The Glasgow Guide

Chapter XI.
Sir Walter Scott

On a summer day in the year 1817, the busy citizens of Glasgow passing rapidly from street to street on their proper business, might turn to look at a remarkable visitor — evidently a stranger in this bustling community — a man above the common height, halting slightly as he walked, and fixing his steadfast, searching eyes on the boats, on the buildings, sometimes even on a burly burgess too much engrossed with his own importance to be conscious of the gaze. He sauntered along the Broomielaw, through Bridgegate, past the site of the old Blythswood mansion, with which his forefathers had a close connection, on to the Saltmarket. There he crossed the street, and explored the Silvercraigs land right opposite (now, alas! swept away in city improvement), which stood at the south-east corner of the present Steele Street. There were then furniture stores beneath, with the residences of the proprietors above, but it had been the headquarters of Cromwell, where he met Zachary Boyd, minister of the Barony, and other local dignitaries in pious conference. It was not, however, because it had been the resting-place of Cromwell that he lingered lovingly before it, and slowly mounted its stairs, but because it had been built by a Robert Campbell, one of his paternal ancestors, and a connection of another “Rob” who was to become famous through this visitor’s pen and power. Thence he went up the Saltmarket to the Cathedral, observing every object with close attention. The onlookers might inquire (there was much more curiosity in Glasgow in 1817 than now), “Who is this distinguished stranger that takes such a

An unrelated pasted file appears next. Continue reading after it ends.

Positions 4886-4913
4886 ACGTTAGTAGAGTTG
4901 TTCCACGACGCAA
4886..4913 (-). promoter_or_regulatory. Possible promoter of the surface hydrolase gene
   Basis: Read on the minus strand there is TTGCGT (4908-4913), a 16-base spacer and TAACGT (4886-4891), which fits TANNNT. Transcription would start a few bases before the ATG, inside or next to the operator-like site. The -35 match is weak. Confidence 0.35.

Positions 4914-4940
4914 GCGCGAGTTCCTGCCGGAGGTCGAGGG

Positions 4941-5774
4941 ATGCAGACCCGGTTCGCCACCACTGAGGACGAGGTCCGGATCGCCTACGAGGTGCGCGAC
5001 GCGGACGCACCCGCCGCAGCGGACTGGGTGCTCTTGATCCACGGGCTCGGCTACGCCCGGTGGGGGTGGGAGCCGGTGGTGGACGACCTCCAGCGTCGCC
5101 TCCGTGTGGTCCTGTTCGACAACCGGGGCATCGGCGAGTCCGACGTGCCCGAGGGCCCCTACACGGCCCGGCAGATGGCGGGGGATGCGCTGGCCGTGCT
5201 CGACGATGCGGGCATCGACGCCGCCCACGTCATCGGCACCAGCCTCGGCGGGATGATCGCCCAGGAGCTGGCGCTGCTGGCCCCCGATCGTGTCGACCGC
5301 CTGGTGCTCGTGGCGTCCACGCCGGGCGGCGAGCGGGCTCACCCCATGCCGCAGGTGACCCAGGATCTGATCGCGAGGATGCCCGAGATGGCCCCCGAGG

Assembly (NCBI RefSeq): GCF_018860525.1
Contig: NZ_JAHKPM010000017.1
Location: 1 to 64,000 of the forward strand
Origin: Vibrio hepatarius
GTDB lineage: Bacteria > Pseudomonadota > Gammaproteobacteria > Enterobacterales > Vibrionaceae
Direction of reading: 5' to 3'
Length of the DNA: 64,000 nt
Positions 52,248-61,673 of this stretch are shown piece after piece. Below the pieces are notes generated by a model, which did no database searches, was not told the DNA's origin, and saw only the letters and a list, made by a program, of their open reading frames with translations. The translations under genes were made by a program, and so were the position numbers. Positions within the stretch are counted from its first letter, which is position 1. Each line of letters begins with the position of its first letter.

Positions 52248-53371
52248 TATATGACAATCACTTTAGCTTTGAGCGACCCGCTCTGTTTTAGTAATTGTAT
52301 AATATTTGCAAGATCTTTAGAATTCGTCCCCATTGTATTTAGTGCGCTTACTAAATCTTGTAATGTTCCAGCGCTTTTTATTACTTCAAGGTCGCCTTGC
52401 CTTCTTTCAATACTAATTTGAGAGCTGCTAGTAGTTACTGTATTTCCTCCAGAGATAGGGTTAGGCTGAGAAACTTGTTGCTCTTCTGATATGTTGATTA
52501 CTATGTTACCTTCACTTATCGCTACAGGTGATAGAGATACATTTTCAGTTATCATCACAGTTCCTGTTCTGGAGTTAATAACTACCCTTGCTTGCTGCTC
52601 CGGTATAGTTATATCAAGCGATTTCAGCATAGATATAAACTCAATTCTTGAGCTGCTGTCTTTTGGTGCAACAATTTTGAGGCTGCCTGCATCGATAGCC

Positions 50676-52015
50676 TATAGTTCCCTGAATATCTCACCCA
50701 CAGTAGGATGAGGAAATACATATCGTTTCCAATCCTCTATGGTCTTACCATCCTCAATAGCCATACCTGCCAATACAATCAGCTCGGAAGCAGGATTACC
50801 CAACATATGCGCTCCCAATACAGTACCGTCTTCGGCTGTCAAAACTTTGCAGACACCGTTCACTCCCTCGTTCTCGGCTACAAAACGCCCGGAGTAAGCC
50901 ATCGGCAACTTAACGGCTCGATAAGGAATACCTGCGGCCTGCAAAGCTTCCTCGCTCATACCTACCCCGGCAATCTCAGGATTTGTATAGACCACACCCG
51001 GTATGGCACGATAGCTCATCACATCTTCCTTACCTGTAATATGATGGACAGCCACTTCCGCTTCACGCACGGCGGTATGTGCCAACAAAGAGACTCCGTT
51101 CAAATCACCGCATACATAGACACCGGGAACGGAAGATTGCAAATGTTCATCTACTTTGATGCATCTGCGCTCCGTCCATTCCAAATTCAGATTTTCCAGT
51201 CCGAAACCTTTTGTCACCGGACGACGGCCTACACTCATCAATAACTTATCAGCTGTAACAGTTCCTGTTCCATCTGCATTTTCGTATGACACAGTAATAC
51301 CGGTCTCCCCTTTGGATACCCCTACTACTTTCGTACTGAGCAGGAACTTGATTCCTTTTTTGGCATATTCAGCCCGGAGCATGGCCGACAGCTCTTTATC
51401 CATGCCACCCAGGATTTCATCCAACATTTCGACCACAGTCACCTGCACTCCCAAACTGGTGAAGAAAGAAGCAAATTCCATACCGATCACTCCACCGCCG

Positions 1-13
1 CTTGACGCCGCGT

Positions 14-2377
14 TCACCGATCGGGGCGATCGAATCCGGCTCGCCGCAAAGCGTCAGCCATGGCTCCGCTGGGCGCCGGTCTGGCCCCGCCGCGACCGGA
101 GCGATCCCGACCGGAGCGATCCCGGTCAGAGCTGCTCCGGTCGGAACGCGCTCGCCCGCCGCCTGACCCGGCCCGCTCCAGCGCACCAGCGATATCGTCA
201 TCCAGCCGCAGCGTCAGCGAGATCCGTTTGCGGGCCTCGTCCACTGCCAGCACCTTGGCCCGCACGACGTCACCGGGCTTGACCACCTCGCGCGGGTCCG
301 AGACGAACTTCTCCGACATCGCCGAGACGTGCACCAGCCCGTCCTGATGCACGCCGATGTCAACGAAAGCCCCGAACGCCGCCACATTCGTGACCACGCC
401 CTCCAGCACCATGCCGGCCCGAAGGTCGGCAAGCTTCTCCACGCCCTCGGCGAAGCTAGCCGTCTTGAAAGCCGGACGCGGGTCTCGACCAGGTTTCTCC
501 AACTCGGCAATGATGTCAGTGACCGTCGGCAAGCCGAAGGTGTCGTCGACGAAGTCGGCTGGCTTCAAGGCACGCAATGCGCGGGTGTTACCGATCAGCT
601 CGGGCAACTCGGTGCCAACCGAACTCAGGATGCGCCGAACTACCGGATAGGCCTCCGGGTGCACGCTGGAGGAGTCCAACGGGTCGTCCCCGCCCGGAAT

Silvercraigs Land, Foot Of Saltmarket

Silvercraigs Land, Foot Of Saltmarket.

Built by Robert Campbell, son of Provost Colin Campbell of Blythswood, 1640 — the Tocher House of his daughter, Jean, who married Walter Scott of Harden, the famous “Beardie.”
Specially drawn for this work by Miss Susan F. Crawford. The original in the possession of Sir Archibald Campbell of Blythswood.

The Dreghorn Mansion, Great Clyde Street.

The Dreghorn Mansion, Great Clyde Street.

Specially drawn by Miss Susan F. Crawford. Original in the possession of Wm. Hill, Esq. of Barlanark.


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